Wednesday, September 26, 2007
A decision by the federal Crown to terminate a written agreement with defendants in the Toronto-area alleged terror-plot trial will almost certainly trigger an abuse-of-process motion arguing that charges should be dismissed against some of the accused or that there be an order for the preliminary hearing to resume.
The deputy Attorney-General of Canada issued a direct indictment on Monday against the 14 terrorism suspects, which brought an end to a preliminary hearing that began in June.
A direct indictment is a broad power in the Criminal Code that permits a federal or provincial Attorney-General or deputy Attorney-General to order defendants directly to trial. The direct indictment was issued despite a written agreement negotiated this spring between the Crown and the defence, which was filed in court.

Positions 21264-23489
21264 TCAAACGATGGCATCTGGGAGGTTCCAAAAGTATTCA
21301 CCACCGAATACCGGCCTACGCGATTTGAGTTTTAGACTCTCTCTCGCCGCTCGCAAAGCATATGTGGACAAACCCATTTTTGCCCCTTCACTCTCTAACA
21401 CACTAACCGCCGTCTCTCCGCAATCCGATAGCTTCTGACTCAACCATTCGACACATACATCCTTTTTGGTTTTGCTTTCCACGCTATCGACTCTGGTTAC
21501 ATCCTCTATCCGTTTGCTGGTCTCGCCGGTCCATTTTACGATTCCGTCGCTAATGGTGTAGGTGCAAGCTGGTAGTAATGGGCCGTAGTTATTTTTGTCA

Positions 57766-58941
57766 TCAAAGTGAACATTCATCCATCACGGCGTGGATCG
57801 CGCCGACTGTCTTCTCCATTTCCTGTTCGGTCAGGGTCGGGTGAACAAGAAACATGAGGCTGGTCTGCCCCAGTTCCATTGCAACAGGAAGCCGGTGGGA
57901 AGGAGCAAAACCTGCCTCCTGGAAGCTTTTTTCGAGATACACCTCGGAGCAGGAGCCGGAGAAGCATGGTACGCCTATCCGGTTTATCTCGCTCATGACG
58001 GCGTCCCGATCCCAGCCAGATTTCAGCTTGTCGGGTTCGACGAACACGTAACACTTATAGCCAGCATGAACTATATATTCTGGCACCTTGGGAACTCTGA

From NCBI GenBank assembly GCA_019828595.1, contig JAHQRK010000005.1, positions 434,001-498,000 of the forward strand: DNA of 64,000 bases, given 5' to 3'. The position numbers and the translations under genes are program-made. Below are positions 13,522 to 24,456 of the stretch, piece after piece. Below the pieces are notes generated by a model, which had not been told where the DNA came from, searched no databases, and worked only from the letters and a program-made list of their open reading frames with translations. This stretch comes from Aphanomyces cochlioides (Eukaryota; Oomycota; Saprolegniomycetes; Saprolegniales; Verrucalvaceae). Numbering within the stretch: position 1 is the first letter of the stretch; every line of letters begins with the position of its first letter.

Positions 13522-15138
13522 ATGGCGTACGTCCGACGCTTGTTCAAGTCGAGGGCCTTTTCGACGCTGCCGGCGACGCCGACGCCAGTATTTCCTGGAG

The National Post has obtained a copy of the agreement, which contains concessions by defence lawyers so that the Crown would call certain witnesses at the preliminary hearing. "The taking of evidence will commence on May 28, 2007, and continue until the preliminary hearing is completed," the document states.
While the agreement is not an enforceable contract, the actions of the Crown may bolster the defence in an abuse-of-process motion, said Don Stuart, a criminal law professor at Queen's University in Kingston. "We have a tradition in the criminal justice system that the lawyers get along and trust each other," he explained. He stressed that it is very rare for a court to find the Crown has engaged in an abuse of process and while it is unlikely a judge will dismiss charges against any defendants, a "creative remedy" would be to order the preliminary hearing to resume. Rest of Article. . . [Mark Godsey]